Jim Stokley, A Response to a Skeptic

Update: I really do not want this post to become a central topic surrounding the death of Jim Stokley. Jim was an important part of this city, and I hope that we can see him for that. Here is a great article printed in the Observer about Jim and his love for his family and the kind of person he was.

Update: Since writing this the Sarnia Skeptic has taken down his post (which is sort of ridiculous). This is the problem with anonymous identity on the Internet. There is no responsibility for your actions. You can say what you want with no backlash for the type of person you are. So I’m taking the liberty of quoting his entire post here which I conveniently found cached in Google. So you can read his post and then read my response.

There Is No God
Well, for those who know me, I lost one of my best friends yesterday. Jim Stokley – at 50 – organizer of the world-class Bayfest festival in Sarnia, died on June 5, 2009.

For those that knew the real Jim know that he did what was right for the right reasons – he didn’t do it for a reward in an afterlife – he did it because it was the right thing to do. He touched and enhanced the lives of hundreds – no – thousands of people and, possibly, no one more than my wife and I.

Jim’s loss is proof enough that there is no God. Any God willing to take the life of a devoted husband and father of two young children who did nothing but for the betterment of our community and others is a God hardly worth worshipping.

No matter how you wanted to coat it, Jim always wanted the truth. He also gave nothing but the truth, as far as he could be sure, to anyone who asked. In doing so, he has provided priceless advice and support to countless business persons and individuals in our community and abroad. He is a man unlike most – a man of virtues and values, a man of caring and compassion and – especially unlike most others – couldn’t care less about being recognized for it. He has donated hundreds and hundreds of thousands of dollars in his lifetime – most of it anonymously – for no personal promotion or public recognition – he did it because he could and because it was the right thing to do. Jim had a heart of gold and cared more than anyone will know.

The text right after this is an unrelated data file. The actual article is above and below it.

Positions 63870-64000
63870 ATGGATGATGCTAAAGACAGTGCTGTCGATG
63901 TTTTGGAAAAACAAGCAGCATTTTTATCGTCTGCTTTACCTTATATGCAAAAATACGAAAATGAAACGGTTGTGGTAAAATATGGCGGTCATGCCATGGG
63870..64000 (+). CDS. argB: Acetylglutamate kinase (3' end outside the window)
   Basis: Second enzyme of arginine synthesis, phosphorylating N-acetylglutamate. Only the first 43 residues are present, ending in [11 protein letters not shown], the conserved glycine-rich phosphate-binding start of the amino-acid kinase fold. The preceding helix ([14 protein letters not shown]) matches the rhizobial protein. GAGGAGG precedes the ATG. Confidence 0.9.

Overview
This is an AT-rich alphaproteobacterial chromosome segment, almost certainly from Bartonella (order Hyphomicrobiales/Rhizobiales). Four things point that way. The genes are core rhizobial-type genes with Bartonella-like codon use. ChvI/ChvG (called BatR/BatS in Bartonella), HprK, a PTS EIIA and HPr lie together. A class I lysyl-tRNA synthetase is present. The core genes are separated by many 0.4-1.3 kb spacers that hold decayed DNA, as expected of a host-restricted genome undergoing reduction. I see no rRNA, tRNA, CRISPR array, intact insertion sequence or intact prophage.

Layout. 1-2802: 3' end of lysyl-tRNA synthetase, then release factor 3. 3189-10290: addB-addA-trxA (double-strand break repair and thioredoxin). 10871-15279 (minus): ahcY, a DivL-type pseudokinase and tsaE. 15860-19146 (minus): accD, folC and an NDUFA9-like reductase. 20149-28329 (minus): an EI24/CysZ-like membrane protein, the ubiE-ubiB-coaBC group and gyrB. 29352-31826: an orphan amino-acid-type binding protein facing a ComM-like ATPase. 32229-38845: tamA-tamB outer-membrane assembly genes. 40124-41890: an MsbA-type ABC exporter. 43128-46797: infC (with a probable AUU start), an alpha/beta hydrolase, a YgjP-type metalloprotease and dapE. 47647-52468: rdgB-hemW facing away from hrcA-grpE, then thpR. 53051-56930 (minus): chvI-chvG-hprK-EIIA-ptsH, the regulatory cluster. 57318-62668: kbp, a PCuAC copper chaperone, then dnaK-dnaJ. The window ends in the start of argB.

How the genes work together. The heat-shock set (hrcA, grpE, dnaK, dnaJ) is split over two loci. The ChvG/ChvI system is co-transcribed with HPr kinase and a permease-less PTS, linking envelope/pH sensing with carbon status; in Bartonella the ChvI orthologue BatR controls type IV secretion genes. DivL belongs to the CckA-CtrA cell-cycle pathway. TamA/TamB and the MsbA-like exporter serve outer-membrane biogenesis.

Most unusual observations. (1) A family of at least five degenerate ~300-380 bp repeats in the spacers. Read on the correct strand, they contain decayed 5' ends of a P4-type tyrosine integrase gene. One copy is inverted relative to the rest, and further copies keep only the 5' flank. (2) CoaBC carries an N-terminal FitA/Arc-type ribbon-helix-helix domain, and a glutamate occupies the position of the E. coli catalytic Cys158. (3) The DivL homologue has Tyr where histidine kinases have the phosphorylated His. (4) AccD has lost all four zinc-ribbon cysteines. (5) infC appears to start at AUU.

I love you Jim and I will miss you. You are more alive to us today than a God ever has been and we look forward to keeping your name, mission and goals alive. We will help and support your family and we will do, as you would, whatever is necessary to keep alive the hopes and dreams of others.

If God existed today, I’d crucify him myself for such a horrid act towards one of the greatest people who has ever lived.

The Sarnia Skeptic wrote the post above about Jim Stokley, a Sarnia businessman who has made quite a dent in the city over the past number of years and who has recently passed away. He disabled his comments, so I decided to write my comment on my site instead.

Dear Sarnia Skeptic.

I lament the loss of Jim Stokely, he did some great things in Sarnia, and while I didn’t know him that well personally besides a few transactions, I respected him as a business guy and a local Sarnia man. I remember him giving us a good deal on the Industry one night because he really appreciated some of the stuff that went on at Temple when I was involved in their day camp setup because his kids attended there. It sucks he is gone, and Sarnia will have a hole without him here.

With that being said, I find it odd that you would take such a personal situation and turn it into more “proof” for the non-existence of God. It seems after reading your blog for the past little while that it is mostly full of the same attitude, certitude and “religion” that I tend to stray away from within my own faith circles. I’m annoyed when someone doesn’t care to meet someone and they would rather just hit them on the side of the head with a few phrases (via bumper sticker, or faith tracks, and now blogs) about what they believe. It never sat right with me to take a eulogy at someone’s funeral and turn it into a turn or burn sentiment for the Christian faith. It frustrates me when someone forgets about the person and makes them into a token example for some proof of something they’ve been saying all along.

Christians do that shit all the time and for a long time I thought it was just Christians. Then I realized that it’s not just Christians, but its humans. For some reason we tend to take things that are just meant to be mysterious (ie. death) and turn it into a formula as to why or why not God does or does not exist or act a specific way. You unfortunately don’t sit any more right with me than the right winged, evangelical, turn or burn Christians that you and I despise so much. Your approach seems to come from a place of bitterness and resentment, not a place of love. Call it what you will, it appears that your blog is similar to all the things inside the church that bothers me, but instead of it being wrapped with the Jesus brand, it is wrapped with your Atheist one.

Please don’t turn the death of one human into (anti)religious propaganda. Mourn a death, don’t use it as a pedestal to spout of more of the same stuff that you’ve been saying all along. Stokley dying is no more proof God doesn’t exist than when Mother Theresa died, or when you will die someday.